This Bill is the third of the three measures under which the system of local government will be changed and reorganised. The first of the three measures was the Public Assistance Act, 1939, which made further and better provision in relation to public assistance and which assumed the establishment of the county manager system. The second was the County Management Act of last year which extended the council manager plan of local government at present in operation in the principal cities to the remainder of the country. Having regard to the explanatory memorandum which was circulated with the Bill I do not think it is necessary at this stage to refer in detail to its provisions.
As regards Part II of the Bill it is essential, in view of the necessity for having a proficient personnel at the service of local bodies, to establish a system of recruitment and control calculated to achieve that result. Conditions of service will be placed on a uniform basis and much of the detail which at present is dealt with by the central authority can under the Bill be dealt with locally under general regulations. An important change was made in the Dáil in regard to officers and servants of vocational education committees and committees of agriculture by excluding them from Part II of the Bill as it was felt that they should continue to be dealt with in separate Acts. Section 23 contains new provisions with regard to age limits on retirement. At present there is no limit for retirement of local officers and in practice officers remain in service until well advanced in years unless they become permanently incapacitated. It was suggested to local bodies some years ago that they should fix age limits but they felt uncertain of their powers and very few took any action. Experience has shown that it is desirable that there should be some rule with regard to compulsory retirement on the ground of age. The same age of retirement may not be suitable for every class of office and so it is proposed to allow the retiring age to be fixed by grades and classes, as well as for particular offices.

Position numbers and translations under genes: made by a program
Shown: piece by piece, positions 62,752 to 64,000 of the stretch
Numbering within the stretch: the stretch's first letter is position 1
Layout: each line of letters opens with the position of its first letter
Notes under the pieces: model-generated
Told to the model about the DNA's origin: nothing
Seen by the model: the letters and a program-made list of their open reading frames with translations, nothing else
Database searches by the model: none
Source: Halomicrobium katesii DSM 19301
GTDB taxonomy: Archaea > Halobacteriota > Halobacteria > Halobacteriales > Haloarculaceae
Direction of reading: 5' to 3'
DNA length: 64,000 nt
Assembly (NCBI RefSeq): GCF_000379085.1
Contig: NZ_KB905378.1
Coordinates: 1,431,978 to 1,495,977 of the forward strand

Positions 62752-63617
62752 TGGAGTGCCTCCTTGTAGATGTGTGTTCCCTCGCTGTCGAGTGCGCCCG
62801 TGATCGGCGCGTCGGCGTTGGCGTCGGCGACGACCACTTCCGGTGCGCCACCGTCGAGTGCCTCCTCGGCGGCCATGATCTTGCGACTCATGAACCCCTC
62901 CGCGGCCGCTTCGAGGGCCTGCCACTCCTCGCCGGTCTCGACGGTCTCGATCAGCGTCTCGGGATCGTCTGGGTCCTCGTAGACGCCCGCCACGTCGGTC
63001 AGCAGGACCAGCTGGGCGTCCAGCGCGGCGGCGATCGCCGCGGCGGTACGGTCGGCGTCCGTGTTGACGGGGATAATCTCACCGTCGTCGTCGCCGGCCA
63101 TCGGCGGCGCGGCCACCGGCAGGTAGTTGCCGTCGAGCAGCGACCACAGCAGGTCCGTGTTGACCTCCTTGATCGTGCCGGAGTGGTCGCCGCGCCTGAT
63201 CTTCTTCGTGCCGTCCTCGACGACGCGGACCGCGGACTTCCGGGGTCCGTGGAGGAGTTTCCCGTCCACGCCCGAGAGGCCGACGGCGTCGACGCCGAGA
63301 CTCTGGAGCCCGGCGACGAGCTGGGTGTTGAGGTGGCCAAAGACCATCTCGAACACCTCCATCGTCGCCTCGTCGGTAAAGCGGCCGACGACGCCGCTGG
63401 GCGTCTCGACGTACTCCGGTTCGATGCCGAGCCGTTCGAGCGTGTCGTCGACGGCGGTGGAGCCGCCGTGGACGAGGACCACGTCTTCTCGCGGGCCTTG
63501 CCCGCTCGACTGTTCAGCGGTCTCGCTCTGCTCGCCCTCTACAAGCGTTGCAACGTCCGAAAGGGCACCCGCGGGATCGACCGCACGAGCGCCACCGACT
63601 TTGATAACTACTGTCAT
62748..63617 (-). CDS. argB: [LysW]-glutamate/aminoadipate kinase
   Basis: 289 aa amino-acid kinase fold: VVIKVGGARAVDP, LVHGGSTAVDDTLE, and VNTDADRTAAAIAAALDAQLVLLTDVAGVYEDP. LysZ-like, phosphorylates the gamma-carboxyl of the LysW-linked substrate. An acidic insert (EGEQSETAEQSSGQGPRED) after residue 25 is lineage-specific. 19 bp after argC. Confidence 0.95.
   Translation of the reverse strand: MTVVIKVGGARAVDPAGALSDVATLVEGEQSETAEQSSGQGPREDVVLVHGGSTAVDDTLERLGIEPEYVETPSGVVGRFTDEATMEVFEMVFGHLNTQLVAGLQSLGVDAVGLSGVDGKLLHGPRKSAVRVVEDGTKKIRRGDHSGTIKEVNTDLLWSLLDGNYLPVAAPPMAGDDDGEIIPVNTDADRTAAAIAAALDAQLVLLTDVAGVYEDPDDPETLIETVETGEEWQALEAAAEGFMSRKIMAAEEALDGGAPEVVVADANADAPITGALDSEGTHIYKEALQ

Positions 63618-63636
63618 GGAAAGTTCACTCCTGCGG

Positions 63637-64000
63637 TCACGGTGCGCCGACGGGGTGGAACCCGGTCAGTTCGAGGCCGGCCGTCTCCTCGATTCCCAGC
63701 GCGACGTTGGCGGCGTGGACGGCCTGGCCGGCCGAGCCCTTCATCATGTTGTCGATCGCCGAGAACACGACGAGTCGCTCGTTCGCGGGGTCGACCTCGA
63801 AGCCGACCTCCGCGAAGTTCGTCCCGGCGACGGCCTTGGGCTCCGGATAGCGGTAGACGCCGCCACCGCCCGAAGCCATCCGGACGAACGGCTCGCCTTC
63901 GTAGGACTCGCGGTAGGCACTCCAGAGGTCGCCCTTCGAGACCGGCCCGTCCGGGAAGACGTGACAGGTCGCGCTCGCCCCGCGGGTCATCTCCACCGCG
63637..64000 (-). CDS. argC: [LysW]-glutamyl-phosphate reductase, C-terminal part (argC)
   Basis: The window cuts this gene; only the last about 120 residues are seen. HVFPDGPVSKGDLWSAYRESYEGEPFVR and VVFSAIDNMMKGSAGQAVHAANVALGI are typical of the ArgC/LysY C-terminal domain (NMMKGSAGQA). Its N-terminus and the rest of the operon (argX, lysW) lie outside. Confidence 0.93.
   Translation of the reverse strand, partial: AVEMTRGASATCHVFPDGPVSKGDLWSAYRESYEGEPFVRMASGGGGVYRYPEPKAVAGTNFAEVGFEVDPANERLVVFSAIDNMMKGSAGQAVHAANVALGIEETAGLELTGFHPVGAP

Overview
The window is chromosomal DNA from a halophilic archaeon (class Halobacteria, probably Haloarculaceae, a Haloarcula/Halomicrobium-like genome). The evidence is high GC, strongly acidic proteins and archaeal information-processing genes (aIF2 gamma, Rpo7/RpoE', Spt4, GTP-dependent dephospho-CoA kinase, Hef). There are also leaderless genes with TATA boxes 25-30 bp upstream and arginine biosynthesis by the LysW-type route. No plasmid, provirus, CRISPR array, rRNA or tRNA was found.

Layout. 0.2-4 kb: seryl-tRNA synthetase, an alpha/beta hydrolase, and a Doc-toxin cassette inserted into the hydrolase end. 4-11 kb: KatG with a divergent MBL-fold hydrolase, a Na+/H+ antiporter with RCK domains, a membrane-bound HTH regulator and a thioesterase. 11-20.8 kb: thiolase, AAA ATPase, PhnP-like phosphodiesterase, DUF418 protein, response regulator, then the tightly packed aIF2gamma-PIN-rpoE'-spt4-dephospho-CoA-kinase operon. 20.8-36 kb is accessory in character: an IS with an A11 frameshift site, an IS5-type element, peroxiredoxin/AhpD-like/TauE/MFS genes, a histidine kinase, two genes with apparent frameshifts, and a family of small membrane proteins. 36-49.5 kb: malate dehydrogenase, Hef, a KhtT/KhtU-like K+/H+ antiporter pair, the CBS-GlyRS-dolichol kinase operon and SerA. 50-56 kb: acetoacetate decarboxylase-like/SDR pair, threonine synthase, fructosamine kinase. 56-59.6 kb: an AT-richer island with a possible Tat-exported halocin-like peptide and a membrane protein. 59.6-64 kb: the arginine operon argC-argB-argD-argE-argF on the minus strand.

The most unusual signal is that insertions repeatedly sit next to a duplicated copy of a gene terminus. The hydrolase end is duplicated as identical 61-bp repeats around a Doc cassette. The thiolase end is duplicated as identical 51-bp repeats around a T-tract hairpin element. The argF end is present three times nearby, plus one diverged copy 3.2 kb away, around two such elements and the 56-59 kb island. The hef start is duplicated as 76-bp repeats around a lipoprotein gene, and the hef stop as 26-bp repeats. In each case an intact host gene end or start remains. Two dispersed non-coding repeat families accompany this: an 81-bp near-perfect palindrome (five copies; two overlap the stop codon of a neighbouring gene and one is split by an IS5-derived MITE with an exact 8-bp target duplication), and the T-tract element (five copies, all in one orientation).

The Bill provides safeguards against arbitrary and unjust actions against local officers. Section 25 lays down the procedure to be followed before an officer can be removed. It gives statutory recognition to what has become the practice in cases of this kind. Every officer who is charged with dereliction of duty in relation to his office is given an opportunity of answering such charges. This customary procedure will be given statutory force. Section 10 gives a right of appeal to the Minister by any officer who is aggrieved by a decision in relation to his remuneration, duties or conditions of service.
There is a small amendment of the Local Authorities (Officers and Employees) Act, 1926, under which certain posts are filled on the recommendation of the Local Appointments Commissioners. Under that Act the commissioners prescribe qualifications with the concurrence of the Minister. Under the Bill the Minister will prescribe the qualifications after consultation with the commissioners. Section 27 of the Bill is a re-enactment in slightly amended form of Section 11 of the Act of 1926, relating to the suspension of officers which will cease to have effect except for those local officers and employees such as officers of vocational education committees that do not come within Part II of the Bill.
Part III deals with the constitution and procedure of local authorities. As the executive functions of local bodies will be carried out by county managers it is proposed to effect a reduction in membership. Where the number of members of a county council is less than 30 the number of members will be not less than 20 and in other cases not less than two-thirds the present membership. For urban areas the Minister will fix the number of members in accordance with an amendment introduced in the Dáil.